Issue 99 December 2012
Most visitors to Pakistan will not venture further than visiting family, but there are many wonderful historic and cultural places to be found within its borders. Ali Khimji discovers the Pakistan beyond the headlines.
Most Pakistanis in Britain would only think of Pakistan as a country to visit extended family, but there is more to this destination than just meeting old relatives. For example, could you have guessed that you can find the highest concentration of mountains over 7000m in Pakistan? Or that Pakistan is home to the longest glaciers outside of the Polar Regions? Or even that it is has six thousand years of history and culture, setting the backdrop for four major world religions?
Pakistan used to have ample facilities for tourists, but the events following 9/11 brought about a collapse in the tourism industry and many tour operators went out of business. The reputation of Pakistan as a ‘dangerous country’ stuck and people were dissuaded from even considering it as a tourist destination. Sohail Azhar, a British-Pakistani, visited Pakistan for a family wedding, but after, he and his brother decided to explore the country further. “As enthusiastic trekkers, we decided to explore the local mountains and ended up experiencing the most incredible trek of our lives,” he says. “Even as someone who had already travelled all over the world, the majesty of Pakistan’s mountains took my breath away.”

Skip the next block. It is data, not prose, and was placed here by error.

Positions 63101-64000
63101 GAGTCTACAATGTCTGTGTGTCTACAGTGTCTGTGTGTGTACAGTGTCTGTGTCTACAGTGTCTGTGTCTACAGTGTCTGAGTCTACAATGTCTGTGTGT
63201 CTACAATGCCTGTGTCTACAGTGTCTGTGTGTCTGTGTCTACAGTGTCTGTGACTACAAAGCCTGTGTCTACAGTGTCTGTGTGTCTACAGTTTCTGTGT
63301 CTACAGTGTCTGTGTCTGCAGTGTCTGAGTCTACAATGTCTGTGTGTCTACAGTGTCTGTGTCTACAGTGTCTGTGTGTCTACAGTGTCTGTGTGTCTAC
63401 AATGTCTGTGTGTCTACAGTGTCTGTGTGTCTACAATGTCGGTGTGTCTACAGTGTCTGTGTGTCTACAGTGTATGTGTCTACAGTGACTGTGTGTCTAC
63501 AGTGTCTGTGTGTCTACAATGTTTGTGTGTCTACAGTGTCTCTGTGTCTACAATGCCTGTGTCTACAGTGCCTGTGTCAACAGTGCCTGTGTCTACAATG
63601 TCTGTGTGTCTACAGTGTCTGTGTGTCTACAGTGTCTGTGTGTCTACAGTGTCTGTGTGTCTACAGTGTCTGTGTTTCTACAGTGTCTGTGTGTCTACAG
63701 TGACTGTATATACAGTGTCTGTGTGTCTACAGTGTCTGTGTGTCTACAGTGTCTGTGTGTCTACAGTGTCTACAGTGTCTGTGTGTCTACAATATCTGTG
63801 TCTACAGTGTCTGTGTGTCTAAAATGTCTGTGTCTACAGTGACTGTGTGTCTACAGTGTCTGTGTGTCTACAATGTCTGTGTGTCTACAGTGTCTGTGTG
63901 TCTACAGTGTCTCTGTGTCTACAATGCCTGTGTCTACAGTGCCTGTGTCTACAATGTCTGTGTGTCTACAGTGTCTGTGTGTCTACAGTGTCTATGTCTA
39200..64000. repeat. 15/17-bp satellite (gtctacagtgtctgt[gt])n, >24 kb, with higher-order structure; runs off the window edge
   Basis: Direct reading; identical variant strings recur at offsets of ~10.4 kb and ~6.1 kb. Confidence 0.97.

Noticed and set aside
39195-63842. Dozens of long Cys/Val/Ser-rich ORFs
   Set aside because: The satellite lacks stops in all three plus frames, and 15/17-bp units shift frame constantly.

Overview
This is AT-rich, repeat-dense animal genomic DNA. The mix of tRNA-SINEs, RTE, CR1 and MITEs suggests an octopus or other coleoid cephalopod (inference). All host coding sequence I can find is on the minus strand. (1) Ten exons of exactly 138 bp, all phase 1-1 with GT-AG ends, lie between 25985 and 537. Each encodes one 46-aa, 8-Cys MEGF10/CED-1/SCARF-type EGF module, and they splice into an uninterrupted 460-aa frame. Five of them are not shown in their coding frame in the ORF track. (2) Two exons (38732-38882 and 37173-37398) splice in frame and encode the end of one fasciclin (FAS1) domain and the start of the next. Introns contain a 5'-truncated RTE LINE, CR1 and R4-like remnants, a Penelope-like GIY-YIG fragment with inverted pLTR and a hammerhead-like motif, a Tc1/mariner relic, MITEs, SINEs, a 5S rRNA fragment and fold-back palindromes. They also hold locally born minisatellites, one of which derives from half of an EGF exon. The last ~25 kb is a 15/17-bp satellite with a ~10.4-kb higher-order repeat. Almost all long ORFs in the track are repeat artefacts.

Sohail was inspired to launch TravelPak, a specialist travel company that offers a range of tours in Pakistan, including treks across the mountain ranges, adventure trips, history and culture excursions, and journeys that cater for special interest. The trekking tours span from two days to 19 days, depending on how strenuous you want the journey to be. One of the special interest trips is an eco wildlife tour lead by experts from the WWF. This takes place, amongst others in the Hingol National Park on the Makran Coast of Baluchistan. Wildlife includes spinner dolphins, marine turtles and marsh crocodiles, as well as opportunities to go snorkelling.
There are a few trips to choose from in TravelPak’s History and Culture tours, but the one that caught my eye was entitled ‘Pakistan’s Cities—5000 Years of History and Culture’. The trip lasts for 13 days and covers the major sites in the country, as well as stopping off at smaller towns and seeing archaeological sites that date back a few millennia. After flying from London to Pakistan, visitors start their tour in Karachi, which is one of Pakistan’s major cities. The city of Karachi was not properly developed until the 1800s, so it is one of Pakistan’s more modern cities as well. One of the major attractions in the city is Mazar-e-Quaid, the tomb of Mohammed Ali Jinnah, founder of Pakistan. The mausoleum building is made of white marble and located within a park, with visitors commenting that the surrounding area provides a peaceful and tranquil environment.